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Lactational Amenorrhea Method (LAM)
Introduction Contents Post-Test References Go To Presenter Info

Goals

- Introduction
- Topics
- Objectives
- What is LAM
> Normal
- Mechanisms
- Ovarian
- Ovarian
- Categories
- Categories
- Early
- Later
- History
- Bellagio
- Georgetown
- Efficacy
- Criteria 1
- Criteria 2
- Criteria 3
- Advantages
- Disadvantages
- Behaviors
- Behaviors
- Who Can Use
- Who Can Use
- Programmatic
- Counseling
- Algorithm 1
- Algorithm 2
- Algorithm 3
- Adaptations
- Extended
- Another
- First Choice
- Second Choice
- Third Choice
- Considerations
- Summary
- Summary

Conclusion

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Lactational Amenorrhea Method (LAM)

Normal Menstrual Cycle

Normal Menstrual Cycle diagram

Slide 4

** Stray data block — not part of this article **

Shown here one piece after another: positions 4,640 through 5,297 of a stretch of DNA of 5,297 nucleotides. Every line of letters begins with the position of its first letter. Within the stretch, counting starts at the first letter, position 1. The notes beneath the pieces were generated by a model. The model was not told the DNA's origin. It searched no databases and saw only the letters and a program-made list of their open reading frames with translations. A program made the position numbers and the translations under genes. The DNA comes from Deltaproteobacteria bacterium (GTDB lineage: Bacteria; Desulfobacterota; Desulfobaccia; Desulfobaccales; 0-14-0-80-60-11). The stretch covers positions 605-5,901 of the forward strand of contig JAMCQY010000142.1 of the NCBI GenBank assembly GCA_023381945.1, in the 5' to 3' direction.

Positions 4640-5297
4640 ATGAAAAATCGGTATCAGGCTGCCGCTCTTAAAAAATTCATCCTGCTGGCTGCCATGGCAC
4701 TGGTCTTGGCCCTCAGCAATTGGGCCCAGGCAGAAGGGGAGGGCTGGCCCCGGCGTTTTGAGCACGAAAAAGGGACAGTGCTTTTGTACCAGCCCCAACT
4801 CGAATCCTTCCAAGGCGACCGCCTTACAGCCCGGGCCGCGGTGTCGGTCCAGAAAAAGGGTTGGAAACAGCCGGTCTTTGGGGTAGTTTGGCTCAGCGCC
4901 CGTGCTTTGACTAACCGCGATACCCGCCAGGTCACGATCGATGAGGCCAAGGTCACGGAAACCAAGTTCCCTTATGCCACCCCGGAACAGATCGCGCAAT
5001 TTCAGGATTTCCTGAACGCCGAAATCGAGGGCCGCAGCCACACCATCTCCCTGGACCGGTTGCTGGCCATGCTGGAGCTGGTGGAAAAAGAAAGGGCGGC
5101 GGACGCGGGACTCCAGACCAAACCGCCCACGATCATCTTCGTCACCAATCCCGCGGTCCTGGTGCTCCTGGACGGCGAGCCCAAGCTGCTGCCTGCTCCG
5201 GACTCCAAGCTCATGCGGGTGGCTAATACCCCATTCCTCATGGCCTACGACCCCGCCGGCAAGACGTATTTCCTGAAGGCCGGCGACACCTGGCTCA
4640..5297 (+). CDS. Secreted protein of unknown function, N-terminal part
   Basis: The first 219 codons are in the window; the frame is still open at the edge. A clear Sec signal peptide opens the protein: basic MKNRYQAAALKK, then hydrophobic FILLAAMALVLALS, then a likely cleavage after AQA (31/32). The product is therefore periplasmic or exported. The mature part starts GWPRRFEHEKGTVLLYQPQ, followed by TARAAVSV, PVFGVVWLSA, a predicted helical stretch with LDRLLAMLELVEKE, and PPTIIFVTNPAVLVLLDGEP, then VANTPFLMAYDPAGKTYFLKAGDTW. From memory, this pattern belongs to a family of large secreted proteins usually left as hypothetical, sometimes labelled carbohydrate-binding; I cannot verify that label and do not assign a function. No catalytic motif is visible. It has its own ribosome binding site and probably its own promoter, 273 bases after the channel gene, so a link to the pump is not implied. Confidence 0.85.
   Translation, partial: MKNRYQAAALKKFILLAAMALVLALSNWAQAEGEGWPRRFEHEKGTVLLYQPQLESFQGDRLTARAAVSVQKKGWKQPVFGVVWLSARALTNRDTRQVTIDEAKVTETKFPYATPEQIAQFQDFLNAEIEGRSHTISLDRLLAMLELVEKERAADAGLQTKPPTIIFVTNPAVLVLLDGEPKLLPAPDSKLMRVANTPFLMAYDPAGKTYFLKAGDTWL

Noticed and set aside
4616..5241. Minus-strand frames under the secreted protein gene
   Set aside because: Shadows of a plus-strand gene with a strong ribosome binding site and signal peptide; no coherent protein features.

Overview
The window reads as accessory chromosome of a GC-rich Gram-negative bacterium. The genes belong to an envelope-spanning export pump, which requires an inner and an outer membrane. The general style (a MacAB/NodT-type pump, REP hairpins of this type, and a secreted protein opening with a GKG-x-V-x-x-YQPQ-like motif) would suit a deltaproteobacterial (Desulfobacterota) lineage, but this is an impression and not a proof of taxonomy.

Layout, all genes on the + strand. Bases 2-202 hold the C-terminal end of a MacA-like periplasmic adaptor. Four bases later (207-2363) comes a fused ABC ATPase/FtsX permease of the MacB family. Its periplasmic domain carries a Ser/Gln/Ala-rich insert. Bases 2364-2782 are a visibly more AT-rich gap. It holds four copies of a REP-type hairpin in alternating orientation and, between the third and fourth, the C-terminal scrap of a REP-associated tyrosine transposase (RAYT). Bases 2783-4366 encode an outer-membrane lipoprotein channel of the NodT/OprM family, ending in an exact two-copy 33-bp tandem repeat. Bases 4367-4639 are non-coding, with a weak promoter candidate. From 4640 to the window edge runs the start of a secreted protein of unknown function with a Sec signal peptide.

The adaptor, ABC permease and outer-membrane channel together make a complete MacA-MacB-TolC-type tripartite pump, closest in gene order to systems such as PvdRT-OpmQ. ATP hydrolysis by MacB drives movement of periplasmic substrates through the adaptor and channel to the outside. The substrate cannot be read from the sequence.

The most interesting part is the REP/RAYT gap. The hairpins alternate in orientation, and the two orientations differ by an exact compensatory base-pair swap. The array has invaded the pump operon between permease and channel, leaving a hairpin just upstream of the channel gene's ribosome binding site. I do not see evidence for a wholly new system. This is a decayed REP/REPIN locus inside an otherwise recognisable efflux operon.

To understand what creates the state of infertility that occurs among postpartum breastfeeding women, it is important to understand the changes that occur in the menstrual cycle. Scientists have studied the return of fertility among breastfeeding women and compared this with the cycles of non-pregnant, non-lactating women. In non-pregnant, non-lactating women, hormones from the pituitary gland, which are regulated by the hypothalamus, initiate a series of other hormonal changes that cause the development and maturation of an ovarian follicle containing an ovum or egg cell. The follicle secretes estrogen and eventually ruptures, releasing the egg cell. The ruptured follicle forms a temporary gland known as the corpus luteum and begins to secrete progesterone in addition to the estrogen. The estrogen and progesterone cause the lining of the uterus to thicken in preparation for the implantation of the egg cell should it be fertilized. If the egg cell is not fertilized or if it does not implant, the uterine lining is shed during menstruation.

 

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